We often go through life on autopilot. We wake up, get dressed, brush our teeth, eat the same thing for breakfast day in and day out. We go to work, come home, eat dinner, check facebook, go to bed. Sometime in there we also interacted with our family. But so often those interactions are habitual. “Time for homework!” “I told you to put your coat away!” and “Bedtime!”
These are interactions that don’t require thought, we do them without looking at each other or connecting.
Unless you put conscious thought into your relationships, you risk your loved ones never feeling loved.
When life’s difficult, we often resort to autopilot even more. Think about the hardest part of your parenting day. What is it? How long has it been this difficult? What have you tried differently since things got difficult? How much thought have you put into the situation?
What’s Your Plan?
The easiest way to stop living on autopilot is to take control and make a plan. Show your family you love them. Tell your family you love them. And most importantly think of all the things you do out of love in a day and do them with love. If you think you make dinner out of love, but don’t think about your family with love, or at all, while you’re making dinner, then you’re not actually making it with love, you’re making it on autopilot.
Maybe you have a child that is often angry and says no one loves her. What do you do to help her see she’s loved? If your words or actions are said or done in anger, then you’re likely reacting on autopilot and not likely to help her see she’s loved. She may stop crying about it, but it won’t shift her feelings.
You see the value in a plan, but you’re not sure what to do next. That’s okay. You don’t need to know the right thing to do. Often it takes a lot of exploration before we know the right steps to take. But you don’t need to know the perfect steps to take. You just need to try something with intention. It’s okay to make a plan, try it, then evaluate and change what you do next.
The process is creating a plan, acting on it, then evaluating to see if it worked.
If you decide you’re going to tell your daughter you love her 6 times a day and also hug her every time you walk past, then that’s your plan.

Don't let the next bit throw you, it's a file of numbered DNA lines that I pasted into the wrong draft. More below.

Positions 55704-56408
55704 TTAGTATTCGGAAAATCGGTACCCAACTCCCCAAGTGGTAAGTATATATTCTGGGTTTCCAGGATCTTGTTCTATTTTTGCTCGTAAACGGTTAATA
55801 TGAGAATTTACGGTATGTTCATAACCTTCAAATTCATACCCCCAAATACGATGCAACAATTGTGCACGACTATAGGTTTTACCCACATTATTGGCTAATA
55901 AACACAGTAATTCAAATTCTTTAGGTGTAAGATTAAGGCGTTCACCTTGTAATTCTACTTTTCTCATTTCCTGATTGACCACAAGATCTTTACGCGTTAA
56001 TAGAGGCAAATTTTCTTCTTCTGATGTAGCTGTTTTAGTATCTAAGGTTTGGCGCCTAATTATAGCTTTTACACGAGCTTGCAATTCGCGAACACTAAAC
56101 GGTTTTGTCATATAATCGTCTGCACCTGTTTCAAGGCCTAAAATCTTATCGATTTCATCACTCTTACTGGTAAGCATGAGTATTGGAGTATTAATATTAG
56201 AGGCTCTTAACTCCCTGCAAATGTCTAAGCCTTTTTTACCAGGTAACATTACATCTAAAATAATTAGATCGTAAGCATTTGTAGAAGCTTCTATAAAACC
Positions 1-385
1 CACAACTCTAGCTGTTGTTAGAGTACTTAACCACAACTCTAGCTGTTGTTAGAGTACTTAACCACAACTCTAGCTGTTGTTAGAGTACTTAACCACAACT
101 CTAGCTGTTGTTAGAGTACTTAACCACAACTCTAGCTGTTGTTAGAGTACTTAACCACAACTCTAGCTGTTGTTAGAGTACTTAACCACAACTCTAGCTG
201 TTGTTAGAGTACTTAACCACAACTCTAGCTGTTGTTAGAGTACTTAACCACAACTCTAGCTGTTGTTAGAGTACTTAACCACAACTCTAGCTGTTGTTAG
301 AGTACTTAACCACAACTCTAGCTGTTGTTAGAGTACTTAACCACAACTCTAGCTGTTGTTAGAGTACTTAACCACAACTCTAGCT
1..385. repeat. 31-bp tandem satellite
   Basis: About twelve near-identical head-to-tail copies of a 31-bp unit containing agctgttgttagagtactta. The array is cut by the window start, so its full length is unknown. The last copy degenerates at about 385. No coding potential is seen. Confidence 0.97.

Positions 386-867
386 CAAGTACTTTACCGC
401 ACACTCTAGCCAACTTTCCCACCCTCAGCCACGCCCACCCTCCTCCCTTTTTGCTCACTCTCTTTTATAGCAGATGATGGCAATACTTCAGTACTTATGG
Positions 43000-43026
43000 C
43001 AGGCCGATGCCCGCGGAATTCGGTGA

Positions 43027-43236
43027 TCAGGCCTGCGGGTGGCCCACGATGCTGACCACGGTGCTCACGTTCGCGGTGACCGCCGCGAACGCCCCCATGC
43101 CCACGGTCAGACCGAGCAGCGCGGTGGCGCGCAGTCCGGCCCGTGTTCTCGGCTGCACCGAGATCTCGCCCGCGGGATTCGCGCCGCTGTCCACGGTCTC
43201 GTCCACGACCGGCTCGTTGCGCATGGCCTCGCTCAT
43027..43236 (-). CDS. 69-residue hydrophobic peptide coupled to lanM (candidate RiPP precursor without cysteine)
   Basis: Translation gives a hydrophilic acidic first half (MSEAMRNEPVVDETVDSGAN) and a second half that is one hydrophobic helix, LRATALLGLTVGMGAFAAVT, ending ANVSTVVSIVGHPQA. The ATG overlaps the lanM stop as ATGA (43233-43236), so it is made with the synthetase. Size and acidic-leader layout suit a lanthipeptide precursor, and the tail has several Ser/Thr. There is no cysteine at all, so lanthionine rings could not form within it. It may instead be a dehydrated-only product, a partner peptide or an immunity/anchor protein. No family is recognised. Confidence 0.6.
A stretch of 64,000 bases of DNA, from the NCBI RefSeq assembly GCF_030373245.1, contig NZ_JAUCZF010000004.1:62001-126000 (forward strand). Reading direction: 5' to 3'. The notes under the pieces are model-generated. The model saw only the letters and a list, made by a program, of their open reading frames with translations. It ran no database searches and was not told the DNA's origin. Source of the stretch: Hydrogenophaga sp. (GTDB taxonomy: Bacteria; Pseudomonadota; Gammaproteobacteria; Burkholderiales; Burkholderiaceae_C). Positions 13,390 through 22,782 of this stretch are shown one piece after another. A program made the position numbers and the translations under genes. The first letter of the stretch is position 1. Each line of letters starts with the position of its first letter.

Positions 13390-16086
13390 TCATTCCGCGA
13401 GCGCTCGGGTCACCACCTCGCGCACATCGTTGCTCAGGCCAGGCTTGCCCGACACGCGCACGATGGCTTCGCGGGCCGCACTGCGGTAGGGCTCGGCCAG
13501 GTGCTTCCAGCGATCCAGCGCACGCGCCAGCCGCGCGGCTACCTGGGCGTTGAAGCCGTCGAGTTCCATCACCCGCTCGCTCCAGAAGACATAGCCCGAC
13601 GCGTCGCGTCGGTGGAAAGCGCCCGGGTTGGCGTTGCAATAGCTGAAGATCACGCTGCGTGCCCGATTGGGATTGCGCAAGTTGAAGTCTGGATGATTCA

Commit to taking action on your plan. Decide how long you’ll follow this plan before you evaluate whether it’s working.
If you need to, keep a journal so you can clearly see the results.
Plan. Action. Assess. As you take action, decide how long you’ll try before deciding if you’ve been successful. What does success even look like to you? If your daughter was crying 5 times a day, then would crying 3 times a day be a success, or 2 times?
When measuring success, it’s very important to understand the difference between positive progress and perfection. Perfection takes a lot of time and energy. Even then it isn’t always possible. But if decreasing the amount of crying from 5 times a day to 3 times a day counts as a success to you, then you’ll feel more confident and ready to take the next step.
What about when there aren’t any major problems in your family relationships?
Are your family relationships amazing? No? Then you need to make changes and life your life with intention. It’s not enough to only have a plan when things go wrong. It’s also vitally important that you have a plan when things are going well too. The reason why is it strengthens the whole family, creates resiliency, and lets the people in your life know they’re important to you.
Sometimes I make Ryan a coffee just before he wakes up. This way it’s ready as soon as he comes into he kitchen. I do this out of love. But there’s two different ways to do this. One is checking facebook while I make the coffee, then setting it on the warmer until he comes in, and telling him it’s there from across the room. The other way looks very different. While I make the coffee, I only make his coffee, I don’t let my attention be caught by social media. I think about loving him while I prepare it. When he comes into he room, I hold his cup, hand it to him, tell him I love him while I look him in the eyes.
Even though I did it out of love both times, one way he felt loved the other he knew he was loved. Hint: Feeling loved is so much more important than knowing you’re loved.
What one thing can you shift today to love with intention and show someone in your family that you love them?